Three words: DON’T DO IT. Don’t do any of this. All that formatting adds a ton of code into the file, and it wreaks havoc when some poor shlub (me) has to go in and undo all of it. Instead, submit your manuscript naked as a jaybird. Bare-assed. In the buff. Sans clothing.

You may think your manuscript looks all pretty, but all publishing houses have a standard way of formatting. And it all has to be undone before editing begins. Wasting precious time removing all the unwanted clothing makes me want to mainline engine grease. If you want to be helpful, send a box of Twinkies. Or Girl Scout cookies (those coconutty caramel things are to die for). But leave your mitts off da manuscript. Your finished product will look really pretty. Scouts honor.

You can keep your clothes on, but let your manuscript go skinny-dipping.

 


Character Development – Make Me Care

March 6, 2015

Generally when I give a crit regarding the need to fully develop the character, it’s because the author failed to let me into the character’s head enough. If I don’t care about a character, then I won’t give a rip about what they’re experiencing. A lot of writers over-think this and wonder what they’re doing wrong.

Don’t sweat this – it’s a lot easier to fix this than you think.

Think about what it’s like to meet someone new. You don’t know anything about them, so when they say they’re going skiing for the weekend, you’re probably making a mental note to go buy dental floss. Who cares? However, when a friend tells me the same thing, I instantly know that she’s freaking out about it because the last time she went, she broke her leg. Since I know her very well, she’s a fully developed character to me. I know what makes her happy/scared/excited/worried/etc because I know what’s inside her head.And more importantly, I have a good idea how she’ll react.

In this same fashion, it’s the author’s job to introduce the reader to his character(s) and expose enough about that character so we care what happens to her. But this means that you need to know your character very well – something I blogged about in How Well Do You Know Your Character?

In getting to know your character, you may think about The Dangling Carrot, which will help you flesh out your character on a deeper level.

The mechanics of how this is done can be through dialog, inner dialog, and deftly used exposition…

Speaking of dialog, it’s a cool way to show your character rather than tell your character. What I mean is this:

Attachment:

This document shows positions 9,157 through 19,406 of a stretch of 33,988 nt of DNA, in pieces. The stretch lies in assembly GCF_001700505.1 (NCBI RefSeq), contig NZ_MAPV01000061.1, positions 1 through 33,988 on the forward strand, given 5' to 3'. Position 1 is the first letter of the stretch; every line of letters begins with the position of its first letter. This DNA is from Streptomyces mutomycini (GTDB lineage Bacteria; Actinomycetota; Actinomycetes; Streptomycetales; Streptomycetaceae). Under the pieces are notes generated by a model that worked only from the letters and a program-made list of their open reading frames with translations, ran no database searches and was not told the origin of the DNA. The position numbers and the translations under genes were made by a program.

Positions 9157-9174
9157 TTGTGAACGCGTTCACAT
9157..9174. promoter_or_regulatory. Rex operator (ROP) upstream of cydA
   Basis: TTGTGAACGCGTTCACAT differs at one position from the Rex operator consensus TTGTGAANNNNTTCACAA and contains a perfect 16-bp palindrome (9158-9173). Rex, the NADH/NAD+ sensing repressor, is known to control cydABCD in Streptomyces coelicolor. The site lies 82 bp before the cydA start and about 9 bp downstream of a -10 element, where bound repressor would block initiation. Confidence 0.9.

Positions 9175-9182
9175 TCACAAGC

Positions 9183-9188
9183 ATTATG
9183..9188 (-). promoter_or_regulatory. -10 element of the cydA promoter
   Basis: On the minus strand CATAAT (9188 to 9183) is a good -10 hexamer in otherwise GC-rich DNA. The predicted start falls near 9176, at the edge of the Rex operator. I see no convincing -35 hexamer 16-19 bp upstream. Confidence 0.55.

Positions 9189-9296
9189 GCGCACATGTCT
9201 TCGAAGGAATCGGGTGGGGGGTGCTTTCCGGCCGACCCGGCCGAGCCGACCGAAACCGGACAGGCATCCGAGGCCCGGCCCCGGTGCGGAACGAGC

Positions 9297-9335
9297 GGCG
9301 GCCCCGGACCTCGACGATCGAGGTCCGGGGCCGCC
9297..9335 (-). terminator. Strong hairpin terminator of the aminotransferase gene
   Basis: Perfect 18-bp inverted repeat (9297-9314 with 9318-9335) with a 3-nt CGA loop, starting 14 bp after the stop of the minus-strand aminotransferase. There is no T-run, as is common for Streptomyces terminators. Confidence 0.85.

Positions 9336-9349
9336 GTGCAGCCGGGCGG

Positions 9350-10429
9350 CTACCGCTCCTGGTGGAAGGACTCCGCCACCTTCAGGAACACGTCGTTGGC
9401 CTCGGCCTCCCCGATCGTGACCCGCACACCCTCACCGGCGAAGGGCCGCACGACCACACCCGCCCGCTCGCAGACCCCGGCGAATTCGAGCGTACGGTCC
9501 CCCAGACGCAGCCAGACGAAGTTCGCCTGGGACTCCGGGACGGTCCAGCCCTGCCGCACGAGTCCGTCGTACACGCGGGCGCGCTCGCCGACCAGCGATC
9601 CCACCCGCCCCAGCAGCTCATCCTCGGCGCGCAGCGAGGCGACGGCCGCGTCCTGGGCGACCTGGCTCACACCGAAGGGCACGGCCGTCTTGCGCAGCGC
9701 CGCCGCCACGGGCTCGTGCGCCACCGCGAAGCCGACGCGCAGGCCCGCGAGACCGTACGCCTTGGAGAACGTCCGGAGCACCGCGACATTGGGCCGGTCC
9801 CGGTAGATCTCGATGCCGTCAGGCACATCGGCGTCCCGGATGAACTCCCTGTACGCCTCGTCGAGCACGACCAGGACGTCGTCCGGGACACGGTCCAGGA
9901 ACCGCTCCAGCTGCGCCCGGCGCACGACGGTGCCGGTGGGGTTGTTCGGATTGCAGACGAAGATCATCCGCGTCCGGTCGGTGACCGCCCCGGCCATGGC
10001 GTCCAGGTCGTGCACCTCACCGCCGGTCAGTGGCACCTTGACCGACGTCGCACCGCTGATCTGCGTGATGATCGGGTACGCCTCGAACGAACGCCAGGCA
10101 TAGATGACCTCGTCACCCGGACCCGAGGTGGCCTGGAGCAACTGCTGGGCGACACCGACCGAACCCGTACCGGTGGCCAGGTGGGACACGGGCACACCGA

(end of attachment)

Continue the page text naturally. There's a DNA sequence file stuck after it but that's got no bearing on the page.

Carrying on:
Telling your character:

Jane was the quirky sort who looked at the world through a skewed lens. She was on a few degrees off plumb.

On the face of it, the sentence is fine, but what if her dialog never reveals these characteristics? Then I have no choice but to take your word for it; and I won’t. Ah, the beauty and importance of excellent, smart dialog!

Here’s an example of showing your character through dialog:

“What’s the fun of attending this stuffy tea if we can’t have a little fun? I say we spike the teapot with cheap gin and watch those university wives get down with the funk. With a little bit of luck, they’ll hike up their skirts and splash about the marble fountain. It’d be the most fun they’ve had since having their braces removed.”

The dialog makes the first example sentence (tell) unnecessary. The reader already has it figured out that the character is a few degrees off plumb…and someone I instantly care about. In just that one paragraph, I want to know what else this crazy character is going to do or say.

In truth, it actually takes very little to make a reader care about your characters, but you have to know what you’re doing, and you have to do it consciously.

I always appreciate authors who show rather than tell because this adds an extra layer to character development. You’re getting the idea across about your character by letting her speak, rather than giving your readers a menu. As I always say, you can tell me something ’til the cows come home, but until you show me, well…I’d rather go cow tipping.

Make ’em care.

 

 

 


What’s At Stake?

February 16, 2015

What’s at stake? So many queries go wrong because authors don’t focus on what’s at stake for their characters. Instead, they focus on details and minutiae, like how Robby’s second cousin’s best friend is really good at math, which helps him with his fantasy football team. Meanwhile, Robby hits puberty and discovers he turns into a Minotaur during a full moon, which wreaks havoc on his attempts to woo Linda Lou, the head cheerleader and cutest little pie face of Salamander High. Mr. Second Cousin’s Best Friend has nothing to do with the main thrust of the story – so it’s insane to mention him.